Take the cake out of the oven and sit it on a rack, still in the tin, and pierce here and there with a cake tester. Pour the syrup over the cake.

Let the cake become completely cold and then slip out of its tin, removing the foil as you do so. Sit on an oblong or other plate. Sprinkle chocolate splinters over the top of the sticky surface of the cake.

My smaller loaves did not come out very pretty. For this pic, I put a sprig of rosemary over a gaping hole in the cake. They taste amazing, however. I will make this again, and maybe even trust the loaf pan to see if it will set up.

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Originally uploaded by All Things Mimi

I had some chicken and onions, peppers, mushrooms and couscous left over from the red curry chicken kabobs last night, so this afternoon I heated the meat and veggies, made a spread out of Dev’s homemade yogurt and some greek seasoning, put that on a 6″ tortilla with the meat and veggies, added some feta cheese and a side of cracked black pepper potato chips.

Not a bad lunch considering all the other projects we’ve got going on around here today…..

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Originally uploaded by All Things Mimi

As soon as Dev finishes his math project board, these ingredients are going to go hurled together to make Nigella Lawson’s Quadruple Chocolate Loaf.

I will post again with the results!

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So Diane and I were talking the other day and she mentioned that she was reading this book. She said she was reading the part about seeds and seed catalogues and it was freaking her out.

I had read about this book, and had wanted to read it for quite a while, so after talking to Di, I looked at my local library. Lo and behold, they had it!

I brought it home and couldn’t wait to dive in.

Firstly let me say that I realize the average person could never do an experiment like this and pull it off. However, after reading this book, I now think about my grocery purchasing and eating habits in a whole new light.

The basic gist of the book is that Barbara Kingsolver and her family (husband and 2 daughters) leave their home in the Arizona desert to return to her ancestral home in the Appalachian region of Virginia. It just so happens that someone in her family (or her husband’s, I don’t remember which) has a small farm and the Kingsolvers are inheriting it. Must be nice, huh? Anyway, they move across the country and embark on an experiment of sorts. They are going to spend the next year subsisting solely off their land, with very little food coming from the store. They are going to eat regionally and only what is in season.

During the course of the book, Mrs. Kingsolver and her husband (a biologist) outline their reasoning for this choice- the horrors of meat and dairy production being chief among them.

I won’t say anymore, because I really think people should read this book. Now that doesn’t mean that I’m going to turn my back on my local Safeway and attempt to grow everything I need in my little apartment under a grow light, but it does mean that I might rethink some of my shopping.

I finished this book Saturday, and as a little experiment of my own, I decided to take my weekly shopping list and try to source as much of it locally/organically as I could. It was quite an education.

I started at our local food cooperative. I already love this place. I discovered it soon after my arrival as an inexpensive place to stock up on my favorite loose teas. But Saturday, I went in hell bent to buy local- or at least buy organic.

I succeeded in buying organic rolled oats (not local, but at least not full of pesticides). I use rolled oats to make my own granola. This isn’t really a food snob thing- it’s more an “I hate coconut” thing, and a lot of store-bought granola has coconut in it. Plus it is pretty easy to make your own, and then you can put everything but the kitchen sink in it. My last batch had pretzels, dried blueberries, dried cherries, whole pecans, oats, brown sugar and honey.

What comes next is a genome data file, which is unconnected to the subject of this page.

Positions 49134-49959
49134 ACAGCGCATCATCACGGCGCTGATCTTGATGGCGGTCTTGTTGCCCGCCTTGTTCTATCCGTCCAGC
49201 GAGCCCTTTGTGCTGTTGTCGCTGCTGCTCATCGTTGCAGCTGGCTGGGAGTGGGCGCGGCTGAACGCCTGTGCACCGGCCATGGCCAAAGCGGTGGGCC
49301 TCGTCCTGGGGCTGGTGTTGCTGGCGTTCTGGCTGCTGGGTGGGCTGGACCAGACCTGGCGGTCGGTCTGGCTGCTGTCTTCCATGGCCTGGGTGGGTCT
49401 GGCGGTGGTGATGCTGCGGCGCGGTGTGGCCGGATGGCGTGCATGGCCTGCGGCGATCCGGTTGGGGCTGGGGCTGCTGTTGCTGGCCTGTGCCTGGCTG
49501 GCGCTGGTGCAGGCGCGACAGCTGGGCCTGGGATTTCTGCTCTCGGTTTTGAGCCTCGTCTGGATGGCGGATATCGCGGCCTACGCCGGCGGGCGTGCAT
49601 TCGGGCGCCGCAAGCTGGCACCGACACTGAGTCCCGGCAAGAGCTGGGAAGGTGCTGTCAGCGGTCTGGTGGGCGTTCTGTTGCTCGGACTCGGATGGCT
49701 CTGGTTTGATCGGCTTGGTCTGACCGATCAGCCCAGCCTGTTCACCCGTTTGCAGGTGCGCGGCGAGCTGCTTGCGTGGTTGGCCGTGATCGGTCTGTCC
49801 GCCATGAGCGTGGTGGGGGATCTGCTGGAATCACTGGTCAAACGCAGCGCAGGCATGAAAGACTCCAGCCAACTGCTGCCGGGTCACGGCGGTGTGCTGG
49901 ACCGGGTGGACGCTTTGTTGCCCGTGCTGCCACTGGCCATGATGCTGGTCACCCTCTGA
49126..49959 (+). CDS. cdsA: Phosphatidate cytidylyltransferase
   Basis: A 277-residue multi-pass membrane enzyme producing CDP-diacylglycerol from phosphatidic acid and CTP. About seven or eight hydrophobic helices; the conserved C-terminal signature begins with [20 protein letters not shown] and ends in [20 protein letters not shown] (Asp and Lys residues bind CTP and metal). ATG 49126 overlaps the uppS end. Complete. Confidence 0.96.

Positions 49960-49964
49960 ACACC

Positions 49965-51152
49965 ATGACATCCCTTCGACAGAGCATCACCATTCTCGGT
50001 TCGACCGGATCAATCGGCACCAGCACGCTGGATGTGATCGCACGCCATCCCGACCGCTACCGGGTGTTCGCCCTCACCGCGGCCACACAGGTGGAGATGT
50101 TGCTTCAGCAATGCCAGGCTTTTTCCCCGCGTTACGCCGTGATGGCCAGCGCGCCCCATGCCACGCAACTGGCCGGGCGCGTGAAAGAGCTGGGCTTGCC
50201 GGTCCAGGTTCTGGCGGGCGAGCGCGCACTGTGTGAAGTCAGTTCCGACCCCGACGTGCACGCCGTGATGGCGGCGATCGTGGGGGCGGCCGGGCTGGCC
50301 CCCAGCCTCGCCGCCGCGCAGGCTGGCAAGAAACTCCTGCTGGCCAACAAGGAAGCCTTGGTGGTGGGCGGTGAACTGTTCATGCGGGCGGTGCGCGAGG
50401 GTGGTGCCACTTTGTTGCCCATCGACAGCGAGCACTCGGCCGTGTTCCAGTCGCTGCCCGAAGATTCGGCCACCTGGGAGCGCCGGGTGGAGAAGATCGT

I wanted to buy some local goat cheese. Unfortunately, every piece of cheese I picked up was from Canada. I know for a fact there is a goat farm around here, I’m just going to have to do a little sniffing around to find it.

I did find local fingerling potatoes and regular baking potatoes. I also found local hot house grown tomatoes.

On the way home, I stopped by the Valley Meat Market. I asked the guy behind the counter where the meat came from. His answer was slightly less than inspired. He told me it all came from the Swift meat packing plant (which I believe is in Colorado Springs)- none of it was regional, much less local. Now I also know there are farms around here selling free range lamb and elk and stuff. Again- I just have to find them.

I have decided that although I can’t buy all of my groceries from local sources, if I’m willing to do some homework, and seek the sources out, I can do quite a bit of business locally. As the weather warms, prospects will improve. And if I can wait until July 4th, our farmers market will open and this whole thing will be much easier. Unfortunately, our growing season is short, so it will close again Labor Day weekend, but I’ll get as much as I can while it’s open.

So, everyone should go read this book. And think about trying to support your local growers. I know we can’t all change everything at once, but we can make a difference even if we do a little.

End of sermon…..

Oh- and if you want to check out other people’s reviews, here is the amazon info on the book.

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Yogurt Making

We are in the process of making our first batch of home made yogurt!  We took one quart of whole milk (not ultra pasteurized) and warmed it to 180 degrees.  Then we cooled it to 116 and added the yogurt culture.  The fun begins when you must maintain a constant temp of 116 for the next 6 hours.  Dev figured out that if we put the burner on very low- as in one milimeter from off, he could get the milk to stay at right about that temp. 

Within the hour we will have lovely plain yogurt.  I can’t wait to add some honey and granola and eat it for breakfast!! 

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Chicken Chili

Chicken Chili

Originally uploaded by lyricalmezzo

This week has been a long one and I was not on the ball enough to be creative tonight, but sometimes the best things are the simple things. Today was one of those rainy Savannah days…gross really, except I swear my grass is noticeably greener than it was when I left the house this morning. I usually make chili with turkey, but I didn’t have any so I used ground chicken – it was good – not quite as much fat in it as turkey so you need to season it a bit more, but its a good Friday night dinner especially on a rainy day.